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Creature is Netflix’s most underrated horror series right now. Here’s why you should watch it

Halloween isn’t for another week, but Netflix already has another treat for horror lovers. Creature, the new Turkish horror miniseries, has premiered on the 10 most popular shows on Netflix. It stars Taner Ölmez as Ziya, an idealistic young doctor whose determination to defeat death results in the creation of his own Creature (Erkan Kolçak Köstendil).

If you think that sounds like the plot of Mary Shelley’s famous novel, Frankenstein, then you’re not wrong. Çağan Irmak has put his own personal touches on the story that is at once familiar and different. And we’ve got three reasons why you should watch Creature this Halloween. We also have a viewing tip: Watch it in the original Turkish language with subtitles. The English dub isn’t as convincing as the native tongue from the original.

A fresh coat of paint on a classic tale

Taner Ölmez and Şifanur Gül in Creature.
Netflix

Almost every incarnation of Frankenstein takes some liberties with the original story, but Creature takes more than most. In addition to changing the names of the major characters, the primary setting for the story is Istanbul in Turkey during the reign of the Ottoman Empire.

That means more than just a new backdrop for the story. It’s an entirely different culture with its own beliefs about death, science, and beyond. Ziya is initially more altruistic than Victor Frankenstein was in the novel. In his mind, Ziya sees conquering death as his ultimate gift to mankind, and he truly believes that this will change the world for the better. But like Dr. Frankenstein, Ziya is so blinded by his ambition that he doesn’t realize he’s gone too far until it’s too late.

The dual performances of Erkan Kolçak Köstendil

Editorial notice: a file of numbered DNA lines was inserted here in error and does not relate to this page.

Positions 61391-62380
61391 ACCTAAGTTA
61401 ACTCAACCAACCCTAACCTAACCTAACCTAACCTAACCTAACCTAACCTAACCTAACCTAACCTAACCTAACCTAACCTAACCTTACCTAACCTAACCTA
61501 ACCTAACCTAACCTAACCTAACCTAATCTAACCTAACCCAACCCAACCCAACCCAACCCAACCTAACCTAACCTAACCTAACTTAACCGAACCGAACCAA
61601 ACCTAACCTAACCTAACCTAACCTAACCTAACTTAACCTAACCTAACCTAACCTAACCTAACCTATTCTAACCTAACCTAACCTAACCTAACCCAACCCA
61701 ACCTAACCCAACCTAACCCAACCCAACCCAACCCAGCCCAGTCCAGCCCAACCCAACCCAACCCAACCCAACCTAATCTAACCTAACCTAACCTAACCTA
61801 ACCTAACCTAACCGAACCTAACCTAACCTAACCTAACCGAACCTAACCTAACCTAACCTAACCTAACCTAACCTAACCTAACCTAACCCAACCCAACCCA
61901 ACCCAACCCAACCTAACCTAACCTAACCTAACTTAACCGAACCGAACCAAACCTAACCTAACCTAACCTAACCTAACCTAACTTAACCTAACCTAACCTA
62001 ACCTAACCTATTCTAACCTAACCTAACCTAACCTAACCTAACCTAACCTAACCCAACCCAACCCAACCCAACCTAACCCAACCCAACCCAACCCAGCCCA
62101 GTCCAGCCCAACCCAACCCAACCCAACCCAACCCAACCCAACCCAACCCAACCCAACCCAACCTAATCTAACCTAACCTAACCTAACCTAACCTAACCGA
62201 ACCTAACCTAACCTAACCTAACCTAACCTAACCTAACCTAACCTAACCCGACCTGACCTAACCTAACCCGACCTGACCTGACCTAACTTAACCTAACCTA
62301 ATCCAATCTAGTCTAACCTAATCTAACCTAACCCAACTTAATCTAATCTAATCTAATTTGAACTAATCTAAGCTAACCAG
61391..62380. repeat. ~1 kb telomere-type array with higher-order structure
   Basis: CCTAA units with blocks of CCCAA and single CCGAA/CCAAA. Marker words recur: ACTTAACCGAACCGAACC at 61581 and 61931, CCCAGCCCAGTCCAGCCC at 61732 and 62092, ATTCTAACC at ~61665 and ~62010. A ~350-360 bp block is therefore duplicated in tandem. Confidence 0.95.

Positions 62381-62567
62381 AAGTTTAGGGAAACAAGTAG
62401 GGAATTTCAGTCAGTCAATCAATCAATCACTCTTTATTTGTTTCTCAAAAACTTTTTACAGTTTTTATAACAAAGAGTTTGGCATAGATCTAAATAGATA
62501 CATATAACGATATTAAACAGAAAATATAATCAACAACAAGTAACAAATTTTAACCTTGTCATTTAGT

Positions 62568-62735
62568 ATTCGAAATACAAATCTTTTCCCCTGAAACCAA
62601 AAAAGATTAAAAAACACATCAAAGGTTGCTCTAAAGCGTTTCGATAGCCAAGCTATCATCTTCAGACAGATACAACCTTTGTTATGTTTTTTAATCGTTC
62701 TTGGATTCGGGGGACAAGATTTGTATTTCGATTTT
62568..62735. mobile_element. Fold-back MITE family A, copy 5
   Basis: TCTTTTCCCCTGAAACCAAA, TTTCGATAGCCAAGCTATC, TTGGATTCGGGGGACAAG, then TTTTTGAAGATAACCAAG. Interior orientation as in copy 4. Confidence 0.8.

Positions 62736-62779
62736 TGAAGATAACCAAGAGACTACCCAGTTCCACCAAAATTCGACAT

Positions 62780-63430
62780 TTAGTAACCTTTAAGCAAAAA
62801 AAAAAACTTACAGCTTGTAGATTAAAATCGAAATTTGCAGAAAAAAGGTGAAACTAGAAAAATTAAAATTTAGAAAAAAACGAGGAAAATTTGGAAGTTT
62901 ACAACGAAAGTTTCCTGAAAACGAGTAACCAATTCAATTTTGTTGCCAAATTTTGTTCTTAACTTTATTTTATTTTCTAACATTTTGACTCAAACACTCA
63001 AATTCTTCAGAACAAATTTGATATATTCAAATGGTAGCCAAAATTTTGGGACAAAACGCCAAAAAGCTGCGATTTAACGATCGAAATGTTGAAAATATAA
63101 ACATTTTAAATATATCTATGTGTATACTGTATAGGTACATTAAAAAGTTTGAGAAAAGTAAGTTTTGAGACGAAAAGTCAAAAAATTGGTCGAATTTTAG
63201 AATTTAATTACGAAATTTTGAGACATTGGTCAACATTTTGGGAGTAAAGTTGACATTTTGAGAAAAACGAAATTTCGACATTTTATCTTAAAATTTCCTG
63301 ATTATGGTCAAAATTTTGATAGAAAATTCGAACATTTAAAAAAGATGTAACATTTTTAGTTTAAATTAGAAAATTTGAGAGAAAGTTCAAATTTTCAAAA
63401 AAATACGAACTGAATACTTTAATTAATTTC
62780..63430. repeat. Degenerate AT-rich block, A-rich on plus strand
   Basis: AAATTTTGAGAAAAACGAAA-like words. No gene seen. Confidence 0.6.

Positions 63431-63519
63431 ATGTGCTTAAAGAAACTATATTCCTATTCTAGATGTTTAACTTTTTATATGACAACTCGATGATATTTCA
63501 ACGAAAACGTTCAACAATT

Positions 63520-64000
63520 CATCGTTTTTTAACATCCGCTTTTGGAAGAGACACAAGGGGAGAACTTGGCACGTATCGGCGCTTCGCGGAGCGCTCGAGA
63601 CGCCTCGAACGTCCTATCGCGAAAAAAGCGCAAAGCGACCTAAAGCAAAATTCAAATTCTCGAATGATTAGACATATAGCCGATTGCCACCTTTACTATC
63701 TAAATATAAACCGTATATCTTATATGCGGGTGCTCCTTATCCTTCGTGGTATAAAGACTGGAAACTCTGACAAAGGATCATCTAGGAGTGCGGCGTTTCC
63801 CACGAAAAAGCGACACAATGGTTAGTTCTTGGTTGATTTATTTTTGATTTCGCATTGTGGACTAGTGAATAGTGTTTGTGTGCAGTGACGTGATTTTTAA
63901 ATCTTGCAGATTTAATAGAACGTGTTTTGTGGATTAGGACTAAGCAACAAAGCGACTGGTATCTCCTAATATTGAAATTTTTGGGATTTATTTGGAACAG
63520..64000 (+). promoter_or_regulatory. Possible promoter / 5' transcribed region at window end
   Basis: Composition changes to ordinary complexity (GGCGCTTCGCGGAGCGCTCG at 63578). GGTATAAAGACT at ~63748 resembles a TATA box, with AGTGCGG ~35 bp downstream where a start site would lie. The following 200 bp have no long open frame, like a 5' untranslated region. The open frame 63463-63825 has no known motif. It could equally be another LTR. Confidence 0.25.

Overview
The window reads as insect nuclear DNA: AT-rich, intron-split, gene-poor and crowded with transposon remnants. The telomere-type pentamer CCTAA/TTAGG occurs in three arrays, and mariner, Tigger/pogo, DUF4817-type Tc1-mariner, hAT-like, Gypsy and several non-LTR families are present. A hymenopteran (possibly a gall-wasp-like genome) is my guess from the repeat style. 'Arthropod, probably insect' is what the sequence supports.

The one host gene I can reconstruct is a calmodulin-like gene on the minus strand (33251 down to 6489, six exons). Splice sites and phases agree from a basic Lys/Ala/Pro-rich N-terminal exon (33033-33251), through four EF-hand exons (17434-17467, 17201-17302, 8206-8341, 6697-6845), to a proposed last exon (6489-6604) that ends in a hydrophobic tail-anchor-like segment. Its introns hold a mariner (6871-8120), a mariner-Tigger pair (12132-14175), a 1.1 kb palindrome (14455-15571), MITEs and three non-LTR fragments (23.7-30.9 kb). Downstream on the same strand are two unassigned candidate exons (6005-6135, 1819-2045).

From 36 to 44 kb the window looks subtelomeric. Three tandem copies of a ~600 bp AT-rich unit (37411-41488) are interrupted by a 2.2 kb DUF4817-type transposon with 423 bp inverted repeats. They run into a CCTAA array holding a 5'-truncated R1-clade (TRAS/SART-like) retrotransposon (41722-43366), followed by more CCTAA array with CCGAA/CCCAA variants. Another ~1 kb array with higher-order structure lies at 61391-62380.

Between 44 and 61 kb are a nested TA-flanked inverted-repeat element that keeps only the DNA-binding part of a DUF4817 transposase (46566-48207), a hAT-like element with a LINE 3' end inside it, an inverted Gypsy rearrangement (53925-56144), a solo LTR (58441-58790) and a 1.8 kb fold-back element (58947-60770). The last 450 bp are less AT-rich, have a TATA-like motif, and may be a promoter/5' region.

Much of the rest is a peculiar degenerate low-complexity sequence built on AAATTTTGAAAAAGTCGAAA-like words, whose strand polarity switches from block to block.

Erkan Kolçak Köstendil in Creature.
Netflix

Because this story doesn’t play out exactly like Frankenstein, Erkan Kolçak Köstendil had the rare opportunity to play two roles in this incarnation. He portrays Ziya’s mentor, İhsan, the man who helped teach him that life doesn’t necessarily end with the grave. Unfortunately for Ihsan, his untimely death allows Ziya to resurrect him as the unnamed Creature.

The Creature proves to be a disappointment to his maker, and also a showcase for Köstendil to bring out the pathos of his character. The Creature is capable of more than just death or destruction, and he just wants to find the same community and love that humans have for each other. Unlike Frankenstein’s Monster in the book, the Creature actually gets a taste of having real love in his life. At least until fate cruelly snatches away his only chances for happiness.

The Creature and his maker

Taner Ölmez and Erkan Kolçak Köstendil in Creature.
Netflix

At its core, Frankenstein is about the man and the monster, as both Victor and the Monster trade roles during the course of the story. Creature follows the same trajectory with its tale of Ziya and his creation. Surprisingly, it doesn’t stray that far from the novel, although at times it seems to be taking more influences from the Frankenstein movies than the original book.

Regardless, the confrontation between Ziya and his Creature plays out in a satisfactory way. Without spoiling things, their final meeting mirrors the birth of the Creature. And while there are tragic elements, at least one member of this cast of characters gets to end the show in a happier place in his life.

Watch Creature on Netflix.

Editors' Recommendations

Blair Marnell
Blair Marnell has been an entertainment journalist for over 15 years. His bylines have appeared in Wizard Magazine, Geek…
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